Wetherell fires back at the NCAA

Florida State University president T.K. Wetherell said he wasn't appealing the NCAA's ruling on vacating wins just to save his football coach's legacy. He also feels the process that produced that punishment needs fixing.
FSU will file its formal motion to appeal by the end of the week, hoping to eliminate the penalty in its academic fraud case that would force the athletic program to vacate numerous wins over 10 sports.
Florida State has hired attorney Bill Williams with the Tallahassee law firm of Gray|Robinson, a former administrative law judge, to handle the appeal. Wetherell also has written a letter to NCAA president Myles Brand, asking him to establish a blue ribbon committee of university and college presidents, athletic directors, coaches, faculty representatives, staff and student athletes, as well as NCAA attorneys, to consider in a public forum the policy of vacating wins.
"I believe the NCAA leadership will understand the importance of having a policy discussion on the whole issue of vacation of games at the highest level," he said, "when it's being discussed in the appropriate format of a committee or open forums, as opposed to a punitive action with one institution."
The NCAA punished FSU with scholarship reductions, public reprimand, a four-year probation and the vacating of wins after 61 student-athletes across 10 university sports were found to have received improper help in an online music course. No coaches were implicated in the investigation and academics and athletics are kept separate from each other at FSU. Wetherell said the university accepts all the penalties except for vacating wins.
"We take issue with the idea this should reflect on 525 student-athletes who did nothing wrong and 52 coaches who had no involvement at all," Wetherell said. "Penalize the institution. Don't penalize the kids. Don't penalize athletics for something they didn't do."
Florida State disagrees with the NCAA about when a student-athlete becomes ineligible. The NCAA's position is that an athlete becomes ineligible as soon as he or she commits the infraction. Florida State feels that, after it partnered with the NCAA in investigating the matter, it felt it knew where the university and student-athletes stood in terms of eligibility. By holding out any student involved in academic fraud when it found out, the university feels it never played an ineligible student-athlete.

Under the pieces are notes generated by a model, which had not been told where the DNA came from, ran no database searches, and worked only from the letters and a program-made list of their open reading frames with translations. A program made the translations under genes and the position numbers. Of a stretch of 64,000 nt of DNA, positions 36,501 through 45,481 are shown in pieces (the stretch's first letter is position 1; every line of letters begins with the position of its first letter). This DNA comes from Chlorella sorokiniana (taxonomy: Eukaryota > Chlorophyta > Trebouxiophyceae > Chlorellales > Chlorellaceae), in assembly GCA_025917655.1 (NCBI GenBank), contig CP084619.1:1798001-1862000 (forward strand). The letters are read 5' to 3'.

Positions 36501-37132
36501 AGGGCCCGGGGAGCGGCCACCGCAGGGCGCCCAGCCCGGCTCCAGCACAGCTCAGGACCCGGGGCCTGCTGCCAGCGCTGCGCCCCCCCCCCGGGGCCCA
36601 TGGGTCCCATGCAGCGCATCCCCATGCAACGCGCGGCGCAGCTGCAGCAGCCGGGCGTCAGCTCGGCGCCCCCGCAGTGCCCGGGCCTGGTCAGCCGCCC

Wetherell said being forced to vacate wins may act as a deterrent forfuture schools in FSU's situation to cooperate, especially after FSU provided what Wetherell called "probably the most complete report that any institution of higher education has ever filed in one of these
"I guess it begs one simple question: If you could do all that in conjunction with the NCAA, and still wind up with this type of a resolution, what incentive is there in the future to cooperate?"
Wetherell asked. "Why wouldn't you just litigate? We believe that wins ought to be established by what happens on the field of play, not in the courtroom by lawyers. We believe championships ought to be determined on the field of play. That's our appeal."
If FSU's penalties stand, they could wipe away several wins from football coach Bobby Bowden's career record. Bowden currently sits one win behind Penn State's Joe Paterno for the all-time lead in major college wins. It also could jeopardize FSU's 2007 NCAA men's outdoor track and field title.
"This isn't just for Bobby Bowden's wins," Wetherell said. "You need to understand that. It's about a bigger issue."
An NCAA spokesperson said the association has not yet received the letter and cannot comment until it does.
Wetherell said going to court is an option if FSU's appeal is denied – "You've always got the courts," he said – but he was confident the strength of the university's appeal would make the NCAA change its mind. Still, the university is ready to fight that penalty.
"Truth and justice have no cost," he said.